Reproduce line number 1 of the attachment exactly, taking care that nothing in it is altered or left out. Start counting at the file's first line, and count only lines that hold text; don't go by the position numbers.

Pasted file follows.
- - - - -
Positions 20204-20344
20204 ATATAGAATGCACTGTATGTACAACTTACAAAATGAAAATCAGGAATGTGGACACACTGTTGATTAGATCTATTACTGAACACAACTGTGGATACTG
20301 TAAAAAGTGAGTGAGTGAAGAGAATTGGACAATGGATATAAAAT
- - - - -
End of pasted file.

Positions 20204-20344